How Color-Coded Nutrition Labels Can Help Support Healthier Diets

Over the last year, The Coca-Cola Company has been working with four other food and beverage companies (Mondelēz International, Nestlé, PepsiCo, Unilever) to develop a new color-coded nutrition labelling scheme that will soon begin trials in more than 20 countries across Europe.  Wouter Vermeulen, Senior Director of The Coca-Cola Company’s Public Policy Center outlines how he believes the new color-coded Evolved Nutrition Labelling (ENL) scheme can provide a simple way to help people make more informed food and drinks choices and help contribute to a healthier food environment.

Why is Coca-Cola proposing changes to the current front of pack food labelling scheme?

We’re always looking at how we can provide people with more clear and accessible information about what’s inside our drinks to help them make more informed choices. Last year, we saw an OECD obesity report that mentioned that according to available literature, traffic-light systems have the potential to increase the number of people selecting a healthier option by 18% and lead to a 4% decrease in calorie intake.  That’s a significant impact by simply evolving and improving the information we already provide on our packs.  Since then, we’ve been working closely with other leading food and beverage companies to evolve the existing Reference Intake (R.I) scheme (previously known as GDAs) familiar to consumers and develop a scheme that provides simple, easy-to-understand and meaningful nutrition information with the goal of helping people make more informed and balanced food choices.  After developing the Evolved Nutrition Labelling scheme for more than a year, and hearing encouraging stakeholder feedback along the way, we think it’s important we now understand the real-life impact of the scheme through trials and across Europe.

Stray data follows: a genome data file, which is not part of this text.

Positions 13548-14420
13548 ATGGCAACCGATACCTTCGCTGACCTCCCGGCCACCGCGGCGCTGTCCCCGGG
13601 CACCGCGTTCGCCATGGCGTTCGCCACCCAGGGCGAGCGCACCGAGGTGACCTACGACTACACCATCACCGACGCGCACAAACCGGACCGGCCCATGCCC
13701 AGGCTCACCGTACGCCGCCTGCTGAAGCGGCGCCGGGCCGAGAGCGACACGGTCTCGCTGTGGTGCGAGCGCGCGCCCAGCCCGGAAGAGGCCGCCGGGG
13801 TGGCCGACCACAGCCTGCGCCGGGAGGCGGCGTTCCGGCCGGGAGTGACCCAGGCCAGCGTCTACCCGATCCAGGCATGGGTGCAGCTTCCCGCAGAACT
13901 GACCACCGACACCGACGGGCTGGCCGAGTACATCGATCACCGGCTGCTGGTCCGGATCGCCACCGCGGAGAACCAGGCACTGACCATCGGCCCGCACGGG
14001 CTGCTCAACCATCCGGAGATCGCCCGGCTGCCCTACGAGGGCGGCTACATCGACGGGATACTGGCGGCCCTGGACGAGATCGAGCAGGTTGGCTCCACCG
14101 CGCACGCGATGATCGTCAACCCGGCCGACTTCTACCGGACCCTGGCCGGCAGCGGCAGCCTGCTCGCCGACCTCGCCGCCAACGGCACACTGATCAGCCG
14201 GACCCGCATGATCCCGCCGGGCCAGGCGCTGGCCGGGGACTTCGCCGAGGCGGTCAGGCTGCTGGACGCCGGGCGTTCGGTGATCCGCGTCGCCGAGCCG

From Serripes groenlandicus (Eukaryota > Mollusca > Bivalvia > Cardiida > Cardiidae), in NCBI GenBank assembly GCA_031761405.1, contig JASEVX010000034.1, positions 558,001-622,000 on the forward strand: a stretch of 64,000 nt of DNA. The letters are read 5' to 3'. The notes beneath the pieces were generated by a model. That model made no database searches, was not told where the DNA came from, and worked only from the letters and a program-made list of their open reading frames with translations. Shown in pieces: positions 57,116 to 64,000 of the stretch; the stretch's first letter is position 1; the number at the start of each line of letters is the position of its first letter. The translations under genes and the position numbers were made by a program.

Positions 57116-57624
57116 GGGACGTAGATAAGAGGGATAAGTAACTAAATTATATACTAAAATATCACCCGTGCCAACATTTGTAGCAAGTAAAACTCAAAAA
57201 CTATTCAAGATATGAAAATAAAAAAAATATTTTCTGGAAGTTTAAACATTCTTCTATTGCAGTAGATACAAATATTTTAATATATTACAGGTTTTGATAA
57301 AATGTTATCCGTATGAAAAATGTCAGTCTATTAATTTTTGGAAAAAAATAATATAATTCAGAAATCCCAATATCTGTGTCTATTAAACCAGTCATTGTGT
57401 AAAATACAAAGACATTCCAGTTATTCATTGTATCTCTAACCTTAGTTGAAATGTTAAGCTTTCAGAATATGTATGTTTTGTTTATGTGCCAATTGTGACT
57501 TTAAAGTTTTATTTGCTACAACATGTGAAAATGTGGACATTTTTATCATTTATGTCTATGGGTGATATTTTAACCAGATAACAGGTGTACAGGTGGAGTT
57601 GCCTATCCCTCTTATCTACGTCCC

What is the value of ENL trials across Europe?

While there are lots of different views on the future of nutrition labelling, we believe it’s essential that a proposed scheme achieves impact and really works, to help address society’s health challenges.  After the existing Reference Intake schemes (previously known as GDAs), the ENL trials are the only FOP labelling initiative – to our knowledge - that aims to gather real-life consumer insights for one common front-of-pack label scheme across a representative EU population. These trials can give us a clear assessment of the real-life impact of ENL and can make a meaningful contribution to the current EU Commission led process on the evaluation of all nutrient labels.